For some productions, row J 5 to 18 is more expensive than seats next to it. The monkey would take the end four seats in the row first, simply on the principle that these are cheaper for pretty much the same view.

Row J21 and 22 are at the side of the theatre with only the aisle in front of them, these offer the cheapest priced maximum legroom option in the house, the only trade-off is the slightly more distant (but excellent) view of the stage. Also be aware that the step in front of them is short, so there isn't actually a space to rest your feet if you wish to stretch out - unless long legged enough to take advantage of the next step down, of course.

General Hazard Notes:
Row D has straight backed seats with flip-up arms... and ushers crossing in front of you during the performance.

Changes for the current production:
Central rows E and F are top price - skip E, maybe F if you have to, but go for F 17, 18, 4, 3 in that order, or central G behind and save a few pounds. Skip central H at second price and go for J. Same view, cheaper. Those on the end of J have the extra legroom as well.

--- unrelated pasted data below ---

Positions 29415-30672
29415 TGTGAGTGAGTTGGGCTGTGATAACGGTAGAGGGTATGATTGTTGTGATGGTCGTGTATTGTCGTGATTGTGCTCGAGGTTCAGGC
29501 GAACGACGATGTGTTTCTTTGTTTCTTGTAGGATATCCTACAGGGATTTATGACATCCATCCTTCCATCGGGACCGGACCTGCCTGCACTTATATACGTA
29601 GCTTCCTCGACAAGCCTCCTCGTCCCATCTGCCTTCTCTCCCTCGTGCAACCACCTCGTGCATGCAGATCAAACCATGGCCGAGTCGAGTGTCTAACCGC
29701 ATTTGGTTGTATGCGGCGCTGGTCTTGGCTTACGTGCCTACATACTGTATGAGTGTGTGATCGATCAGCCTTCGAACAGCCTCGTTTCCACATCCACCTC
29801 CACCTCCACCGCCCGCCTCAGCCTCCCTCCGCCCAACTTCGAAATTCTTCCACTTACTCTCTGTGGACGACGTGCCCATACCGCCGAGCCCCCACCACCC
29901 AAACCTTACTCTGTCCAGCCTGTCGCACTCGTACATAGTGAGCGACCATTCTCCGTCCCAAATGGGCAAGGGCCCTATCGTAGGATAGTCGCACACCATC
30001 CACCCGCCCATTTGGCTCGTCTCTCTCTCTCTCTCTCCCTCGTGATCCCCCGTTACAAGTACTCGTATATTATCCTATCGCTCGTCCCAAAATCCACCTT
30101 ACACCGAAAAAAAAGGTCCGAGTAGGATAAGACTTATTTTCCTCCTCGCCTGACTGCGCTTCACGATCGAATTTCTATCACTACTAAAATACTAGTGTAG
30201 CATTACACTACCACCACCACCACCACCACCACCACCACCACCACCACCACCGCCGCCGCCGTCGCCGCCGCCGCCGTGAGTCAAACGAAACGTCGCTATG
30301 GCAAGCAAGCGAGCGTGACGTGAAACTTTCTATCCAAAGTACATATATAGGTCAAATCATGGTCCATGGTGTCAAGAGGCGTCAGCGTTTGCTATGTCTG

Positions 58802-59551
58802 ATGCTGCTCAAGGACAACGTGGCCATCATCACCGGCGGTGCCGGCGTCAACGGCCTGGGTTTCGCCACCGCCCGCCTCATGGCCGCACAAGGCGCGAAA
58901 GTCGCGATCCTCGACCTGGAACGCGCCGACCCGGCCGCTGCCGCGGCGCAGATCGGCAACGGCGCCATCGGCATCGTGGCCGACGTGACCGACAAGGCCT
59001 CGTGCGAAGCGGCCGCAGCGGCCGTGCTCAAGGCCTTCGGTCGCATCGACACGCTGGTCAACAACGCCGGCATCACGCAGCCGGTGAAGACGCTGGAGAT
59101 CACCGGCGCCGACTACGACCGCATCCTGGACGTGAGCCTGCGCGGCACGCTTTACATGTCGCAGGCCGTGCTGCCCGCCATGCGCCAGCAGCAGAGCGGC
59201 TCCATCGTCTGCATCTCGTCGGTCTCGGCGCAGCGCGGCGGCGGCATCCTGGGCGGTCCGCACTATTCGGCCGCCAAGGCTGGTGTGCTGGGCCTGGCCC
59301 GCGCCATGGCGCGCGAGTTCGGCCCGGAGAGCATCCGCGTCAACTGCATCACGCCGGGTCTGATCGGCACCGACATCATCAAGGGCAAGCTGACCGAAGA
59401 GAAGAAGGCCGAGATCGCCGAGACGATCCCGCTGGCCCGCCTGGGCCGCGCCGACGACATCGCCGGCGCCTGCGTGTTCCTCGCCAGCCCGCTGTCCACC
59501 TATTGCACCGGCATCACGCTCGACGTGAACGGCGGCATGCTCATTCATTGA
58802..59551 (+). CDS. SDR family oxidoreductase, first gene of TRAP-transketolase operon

Reader Comments:
"A1 to A4: (Clive). The view from anywhere in this row is fine but legroom is tight. With such a narrow stage the side two seats with increased legroom due to the semi-circle shape may actually be better than the middle for some theatregoers."

"A15: I have never had so much leg room in my life! There was over a foot of space in front of my knees, and I am by no means a midget at about 5'9 (neither do I have extremely short legs and a long torso). However, the front of the circle does cut off the actors from the knee down when they are at the front of the stage. This didn't matter that much for the production I saw because they were mostly standing around and having a chat, but if it was something with dancing or whatever then maybe not so good. But as a trade for losing feet you do get a really good close up view of the actors."